Bitcoin emerged in 2008, and presented the world with a digital currency that was based upon a groundbreaking blockchain technology that utilized a distributed ledger system. This helped produce a new monetary system that did away with centralized control and helped moved the world towards the adoption of trustless technologies. Despite still being under 10 years old, the blockchain system that Bitcoin uses may already be extinct due to the development of Hashgraph technology.
What is Hashgraph?
Hashgraph is a new approach that greatly differs to other interpretations of the distributed consensus and looks to provide an upgrade to the current systems of distributed ledger technology (DLT). Hashgraph can resolve today’s scaling and security issues, while also pushing the use of distributed consensus applications into new areas.
Essentially, Hashgraph is a data structure and consensus algorithm that is faster, fairer, and more secure than blockchain. It uses two special techniques in order to outperform the blockchain. These include:
- Gossip about Gossip
- Virtual Voting
Gossip about Gossip involves attaching a small additional amount of information to a pair of hashes (Gossip) that contain the last two people talked to. By doing this, a Hashgraph can be built and updated whenever additional information is gossiped, on each node.
When the Hashgraph is ready, we are also aware of the information that each node has and exactly when they knew it. As a result, it becomes straightforward to know how a node would vote and this data can be used as an input to the voting algorithm and to find whichever transactions have reached consensus quickly.
Hashgraph vs Blockchain
Blockchain technology operates as reliable digital ledger that can be used to record financial transactions, ownership, and almost everything of value. Any information held on a blockchain is shared across its existing network and is consistently updated and also incorruptible. This system ensures that data is not stored in any individual location, and that the blockchain cannot be controlled by any single entity.
Consensus technologies have generally been put into the following two categories:
- Public networks such as Bitcoin and Ethereum.
- Private networks using leader based consensus algorithms.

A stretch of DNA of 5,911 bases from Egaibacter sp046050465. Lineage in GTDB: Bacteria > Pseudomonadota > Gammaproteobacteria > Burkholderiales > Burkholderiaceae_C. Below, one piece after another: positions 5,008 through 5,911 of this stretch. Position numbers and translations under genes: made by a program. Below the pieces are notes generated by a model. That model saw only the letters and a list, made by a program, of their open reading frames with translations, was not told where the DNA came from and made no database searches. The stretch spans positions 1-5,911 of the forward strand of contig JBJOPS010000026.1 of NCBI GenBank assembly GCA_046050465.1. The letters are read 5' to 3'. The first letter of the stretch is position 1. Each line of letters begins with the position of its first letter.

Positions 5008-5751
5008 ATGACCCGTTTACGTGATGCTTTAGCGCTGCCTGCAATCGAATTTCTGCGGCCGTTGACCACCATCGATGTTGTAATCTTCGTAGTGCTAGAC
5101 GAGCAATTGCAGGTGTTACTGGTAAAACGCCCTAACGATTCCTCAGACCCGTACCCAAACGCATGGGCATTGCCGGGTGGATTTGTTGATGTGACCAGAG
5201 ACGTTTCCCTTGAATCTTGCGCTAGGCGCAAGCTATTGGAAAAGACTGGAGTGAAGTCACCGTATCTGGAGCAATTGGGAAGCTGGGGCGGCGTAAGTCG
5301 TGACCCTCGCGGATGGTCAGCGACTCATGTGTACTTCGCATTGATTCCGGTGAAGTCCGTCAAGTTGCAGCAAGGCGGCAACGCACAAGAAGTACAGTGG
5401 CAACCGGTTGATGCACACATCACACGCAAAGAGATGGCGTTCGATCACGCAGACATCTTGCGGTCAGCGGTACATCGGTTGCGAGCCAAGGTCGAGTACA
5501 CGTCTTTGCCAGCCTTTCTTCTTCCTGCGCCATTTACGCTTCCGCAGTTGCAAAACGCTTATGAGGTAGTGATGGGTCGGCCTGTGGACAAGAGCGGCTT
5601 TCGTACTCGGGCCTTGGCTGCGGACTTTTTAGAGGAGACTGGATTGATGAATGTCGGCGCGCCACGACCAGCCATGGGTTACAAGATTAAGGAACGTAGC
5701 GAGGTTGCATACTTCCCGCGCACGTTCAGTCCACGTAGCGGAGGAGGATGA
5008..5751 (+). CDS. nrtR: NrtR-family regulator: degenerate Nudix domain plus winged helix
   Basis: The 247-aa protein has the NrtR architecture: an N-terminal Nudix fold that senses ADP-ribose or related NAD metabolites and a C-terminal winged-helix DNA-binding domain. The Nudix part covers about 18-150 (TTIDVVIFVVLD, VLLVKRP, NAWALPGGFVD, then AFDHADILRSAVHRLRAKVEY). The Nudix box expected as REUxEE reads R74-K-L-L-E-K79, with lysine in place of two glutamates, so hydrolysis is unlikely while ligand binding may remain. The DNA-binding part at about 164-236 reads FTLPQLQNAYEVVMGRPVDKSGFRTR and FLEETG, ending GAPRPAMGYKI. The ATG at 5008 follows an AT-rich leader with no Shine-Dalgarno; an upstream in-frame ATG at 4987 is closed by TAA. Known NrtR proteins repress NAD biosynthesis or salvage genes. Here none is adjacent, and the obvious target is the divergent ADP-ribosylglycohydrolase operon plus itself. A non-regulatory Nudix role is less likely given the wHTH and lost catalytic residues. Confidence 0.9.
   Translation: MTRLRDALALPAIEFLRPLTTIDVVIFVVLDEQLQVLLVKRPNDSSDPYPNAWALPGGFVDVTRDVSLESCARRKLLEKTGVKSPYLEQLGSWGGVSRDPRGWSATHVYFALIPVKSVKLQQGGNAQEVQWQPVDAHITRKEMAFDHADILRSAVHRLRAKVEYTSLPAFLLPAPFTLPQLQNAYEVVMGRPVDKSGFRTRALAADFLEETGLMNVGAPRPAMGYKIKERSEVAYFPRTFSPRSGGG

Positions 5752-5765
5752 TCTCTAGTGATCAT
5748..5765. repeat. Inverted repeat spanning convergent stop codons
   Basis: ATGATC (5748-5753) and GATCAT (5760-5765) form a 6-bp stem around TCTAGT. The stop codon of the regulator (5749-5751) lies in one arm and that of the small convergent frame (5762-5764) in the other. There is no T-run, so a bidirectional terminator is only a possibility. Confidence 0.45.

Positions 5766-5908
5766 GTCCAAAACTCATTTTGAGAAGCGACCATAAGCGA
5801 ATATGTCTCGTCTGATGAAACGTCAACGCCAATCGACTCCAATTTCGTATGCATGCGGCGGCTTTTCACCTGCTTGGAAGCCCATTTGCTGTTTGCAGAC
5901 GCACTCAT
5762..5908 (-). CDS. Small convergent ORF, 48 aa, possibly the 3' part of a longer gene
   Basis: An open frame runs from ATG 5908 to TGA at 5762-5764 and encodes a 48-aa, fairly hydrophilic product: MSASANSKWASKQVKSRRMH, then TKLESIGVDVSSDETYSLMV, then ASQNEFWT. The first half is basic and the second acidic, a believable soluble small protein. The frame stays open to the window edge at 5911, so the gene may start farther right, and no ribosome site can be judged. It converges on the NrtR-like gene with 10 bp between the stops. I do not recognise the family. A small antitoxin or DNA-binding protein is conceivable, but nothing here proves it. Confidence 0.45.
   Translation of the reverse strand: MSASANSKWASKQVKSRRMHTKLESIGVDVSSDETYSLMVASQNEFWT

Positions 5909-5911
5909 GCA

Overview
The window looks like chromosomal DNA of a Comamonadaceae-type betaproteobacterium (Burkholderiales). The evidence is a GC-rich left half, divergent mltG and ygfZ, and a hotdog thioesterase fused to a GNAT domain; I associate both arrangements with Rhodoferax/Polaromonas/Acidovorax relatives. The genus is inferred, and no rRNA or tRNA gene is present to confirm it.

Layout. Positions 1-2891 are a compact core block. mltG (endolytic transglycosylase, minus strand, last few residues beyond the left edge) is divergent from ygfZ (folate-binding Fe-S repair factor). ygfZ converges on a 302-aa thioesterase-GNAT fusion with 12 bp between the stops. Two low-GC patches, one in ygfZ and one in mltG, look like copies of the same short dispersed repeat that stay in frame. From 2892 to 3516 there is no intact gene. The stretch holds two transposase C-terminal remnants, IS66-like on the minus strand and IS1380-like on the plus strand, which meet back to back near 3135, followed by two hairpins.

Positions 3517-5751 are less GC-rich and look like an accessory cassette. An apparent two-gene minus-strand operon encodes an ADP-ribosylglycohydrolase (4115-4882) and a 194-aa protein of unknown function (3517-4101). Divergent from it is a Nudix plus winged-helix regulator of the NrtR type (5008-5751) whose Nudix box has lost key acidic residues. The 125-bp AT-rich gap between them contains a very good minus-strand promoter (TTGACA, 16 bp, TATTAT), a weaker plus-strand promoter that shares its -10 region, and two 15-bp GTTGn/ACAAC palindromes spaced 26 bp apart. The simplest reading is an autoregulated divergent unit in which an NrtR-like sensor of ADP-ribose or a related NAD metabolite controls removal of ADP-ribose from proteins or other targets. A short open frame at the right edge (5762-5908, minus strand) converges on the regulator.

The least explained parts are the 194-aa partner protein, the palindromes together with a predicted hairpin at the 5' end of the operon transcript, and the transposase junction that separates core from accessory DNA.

As we have seen with Bitcoin, public networks can be expensive to run and have a number of efficiency issues tied to the Proof of Work mechanism. Private networks are more cost efficient and boast higher performance capabilities as they restrict usage to known and trusted participants. However, these networks are susceptible to DDos attacks whenever security standards are not maintained.
Hashgraph is proven to be fully asynchronous Byzantine. This means it makes no assumptions about how fast messages are passed over the internet and this makes it resilient against DDoS attacks, botnets, and firewalls.
The Hashgraph algorithm works without needing to use the Proof of Work or Leader systems, and can also deliver low-costs and high performance levels without a single point of failure. Hashgraph does away with the need for extensive computation and energy consumption and improves on the performance statistics of the Bitcoin network. Bitcoin operates at a maximum of 7 transactions per second. While Hashgraph is only limited in relation to bandwidth and allows for over 250,000 transactions per second.
In addition to this, Hashgraph also allows more a fairer system of operations as currently, miners can choose the order for which transactions occur in a block, and can even delay orders by moving them into future blocks, or even stop them from entering the system if necessary. Hashgraph utilizes consensus time stamping and prevents any individual from changing the consensus order of transactions by denying the ability to manipulate the order of transactions.
Despite its obvious benefits, Hashgraph has some way to go before it can boast of the network effects enjoyed by both Bitcoin and Ethereum. However, in the ever evolving world of blockchain technology it seems we are on the cusp of the next stage of evolution.